NBA Commissioner David Stern blamed "greedy" agents on Saturday for trying to scuttle a new labour deal with NBA players and believes they are trying to push their clients into a "losing strategy" of disbanding their union.
Stern said neither the threat of decertification nor any request from the players' union will change the league's negotiating position, repeating there would be no further discussions about the revised proposal it offered on Thursday.
Stern said he fears the players aren't getting the proper information about the contents of the proposal because NBA agents are worried it will cost themselves money.
"By some combination of mendacity and greed, the agents who are looking out for themselves rather than their clients are trying to scuttle the deal," Stern said in a phone interview. "They're engaged in what appears to be an orchestrated Twitter campaign and a series of interviews that are designed to deny the economic realities of the proposal."
Player representatives will meet on Monday to decide if they should put the latest proposal to a vote. The indication on Thursday from union leaders was that they weren't impressed with it, and a number of players have since been quoted saying they would shoot down the deal.
Stern said that's because the agents want them to, not because it's a bad offer.
"No one talks about the rise in compensation under the deal, no one talks about the amount of money being spent," Stern said. "I just think that the players aren't getting the information, the true information from their agents, who are banding together, sort of the coalition of the greedy and the mendacious, to do whatever they can not to have fewer opportunities for the agents to make money."
The revised proposal, though still far short of what the players had in the former collective bargaining agreement, offered some improvements over the one players said Tuesday they would reject. It increased the "mini" midlevel exception for teams over the luxury tax to $3 million annually for three years, allowed taxpayers to take part in sign-and-trades for the first two years, and added another midlevel for teams under the salary cap.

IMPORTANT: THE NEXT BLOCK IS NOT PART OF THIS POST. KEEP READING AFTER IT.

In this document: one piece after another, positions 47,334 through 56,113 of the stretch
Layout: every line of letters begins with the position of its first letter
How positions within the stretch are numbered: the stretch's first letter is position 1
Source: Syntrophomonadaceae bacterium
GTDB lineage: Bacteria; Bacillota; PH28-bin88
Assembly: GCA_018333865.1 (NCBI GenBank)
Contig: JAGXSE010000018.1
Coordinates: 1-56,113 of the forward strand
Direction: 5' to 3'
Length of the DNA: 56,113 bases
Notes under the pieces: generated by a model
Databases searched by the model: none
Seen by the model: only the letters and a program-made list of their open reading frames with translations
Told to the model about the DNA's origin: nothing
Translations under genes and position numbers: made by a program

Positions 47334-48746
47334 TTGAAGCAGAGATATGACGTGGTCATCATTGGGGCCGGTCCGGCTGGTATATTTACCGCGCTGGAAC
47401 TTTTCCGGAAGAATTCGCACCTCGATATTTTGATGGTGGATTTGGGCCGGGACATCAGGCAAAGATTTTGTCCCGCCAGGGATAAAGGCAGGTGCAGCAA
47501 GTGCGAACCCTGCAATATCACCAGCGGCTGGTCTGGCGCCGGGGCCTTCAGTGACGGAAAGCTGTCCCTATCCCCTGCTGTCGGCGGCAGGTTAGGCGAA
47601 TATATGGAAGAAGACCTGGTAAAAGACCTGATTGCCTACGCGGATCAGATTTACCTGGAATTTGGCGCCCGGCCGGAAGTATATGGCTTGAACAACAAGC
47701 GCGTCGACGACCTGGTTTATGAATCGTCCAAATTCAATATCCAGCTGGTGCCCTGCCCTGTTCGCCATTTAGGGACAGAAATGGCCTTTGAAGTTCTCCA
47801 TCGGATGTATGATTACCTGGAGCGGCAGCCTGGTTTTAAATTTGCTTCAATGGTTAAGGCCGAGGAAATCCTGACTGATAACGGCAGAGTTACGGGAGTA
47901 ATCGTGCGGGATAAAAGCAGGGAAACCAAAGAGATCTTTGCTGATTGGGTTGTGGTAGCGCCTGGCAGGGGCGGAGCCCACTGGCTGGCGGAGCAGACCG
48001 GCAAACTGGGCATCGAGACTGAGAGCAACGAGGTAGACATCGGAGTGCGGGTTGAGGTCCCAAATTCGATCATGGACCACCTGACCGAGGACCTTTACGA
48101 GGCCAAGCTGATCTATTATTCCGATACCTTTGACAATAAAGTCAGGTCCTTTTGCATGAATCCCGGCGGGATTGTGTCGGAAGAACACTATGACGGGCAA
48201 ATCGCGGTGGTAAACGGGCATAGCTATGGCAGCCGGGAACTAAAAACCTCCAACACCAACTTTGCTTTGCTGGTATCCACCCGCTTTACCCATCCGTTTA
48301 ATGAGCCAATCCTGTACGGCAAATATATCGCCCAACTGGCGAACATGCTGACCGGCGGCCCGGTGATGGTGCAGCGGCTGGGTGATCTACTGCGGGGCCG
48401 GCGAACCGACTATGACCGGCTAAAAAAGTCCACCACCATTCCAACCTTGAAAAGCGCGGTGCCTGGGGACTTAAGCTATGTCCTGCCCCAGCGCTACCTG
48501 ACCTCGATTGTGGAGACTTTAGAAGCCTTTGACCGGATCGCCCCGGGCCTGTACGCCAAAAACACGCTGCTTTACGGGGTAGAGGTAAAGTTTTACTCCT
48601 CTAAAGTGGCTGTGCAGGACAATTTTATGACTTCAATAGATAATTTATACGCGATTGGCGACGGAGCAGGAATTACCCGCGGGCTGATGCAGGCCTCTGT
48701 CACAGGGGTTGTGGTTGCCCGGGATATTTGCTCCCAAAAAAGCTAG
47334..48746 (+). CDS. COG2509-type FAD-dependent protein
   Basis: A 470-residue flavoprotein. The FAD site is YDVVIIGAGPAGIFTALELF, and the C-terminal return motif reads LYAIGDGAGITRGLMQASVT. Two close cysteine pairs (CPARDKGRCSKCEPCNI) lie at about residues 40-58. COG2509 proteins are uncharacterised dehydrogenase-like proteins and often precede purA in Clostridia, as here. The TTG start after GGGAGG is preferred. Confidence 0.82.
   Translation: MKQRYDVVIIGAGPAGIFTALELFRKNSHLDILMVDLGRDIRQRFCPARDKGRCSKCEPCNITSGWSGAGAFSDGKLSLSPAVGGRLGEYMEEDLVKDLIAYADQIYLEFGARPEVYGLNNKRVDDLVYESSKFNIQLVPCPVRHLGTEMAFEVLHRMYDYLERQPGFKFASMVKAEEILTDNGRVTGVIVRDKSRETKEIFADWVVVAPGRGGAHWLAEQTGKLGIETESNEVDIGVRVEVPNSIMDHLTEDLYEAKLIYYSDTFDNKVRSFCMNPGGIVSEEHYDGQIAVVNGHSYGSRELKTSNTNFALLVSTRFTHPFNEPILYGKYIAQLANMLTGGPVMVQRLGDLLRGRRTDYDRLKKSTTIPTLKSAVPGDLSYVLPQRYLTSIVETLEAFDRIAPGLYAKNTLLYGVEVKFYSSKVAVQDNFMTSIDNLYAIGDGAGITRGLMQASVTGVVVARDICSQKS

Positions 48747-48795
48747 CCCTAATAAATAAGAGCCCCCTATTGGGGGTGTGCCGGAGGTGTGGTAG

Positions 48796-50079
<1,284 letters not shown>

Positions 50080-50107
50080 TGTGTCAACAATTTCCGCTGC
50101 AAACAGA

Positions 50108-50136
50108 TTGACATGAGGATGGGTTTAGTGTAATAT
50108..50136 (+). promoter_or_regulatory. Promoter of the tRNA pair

Owners are also calling for a 50-50 split of basketball-related income, which the players would consider if they get the concessions they seek on the system.
But the revised proposal still may not be good enough, and players are already discussing decertifying the union so they can file an antitrust lawsuit against the league instead.
Stern said that would not give the players they leverage they seek because it's a lengthy process. It would also likely kill any hopes for a 2011-12 season, he said.
"Yes, I am worried," Stern said, "because they're talking up this thing called decertification which is not a winning strategy on the one hand. On the second hand, it'll take three months to teach them it's not a winning strategy, which would not augur well for the season."
Stern again said there would be no further discussion about the revised proposal. Should players reject it, the next proposal calls for a 53-47 revenue split in favor of the owners, a flex cap with a hard ceiling and salary rollbacks.
Stern said the proposal was delivered to the union on Friday. Union leaders have been criticized for not getting the details of it out to players in time to prepare them for an educated vote.
"They say they are done negotiating. If we really are at that point, the players need to see exactly what is on the table - not the Internet, not Twitter - and see exactly in writing, this is the proposal," one agent said.
Should players accept the deal, a 72-game season would start December 15.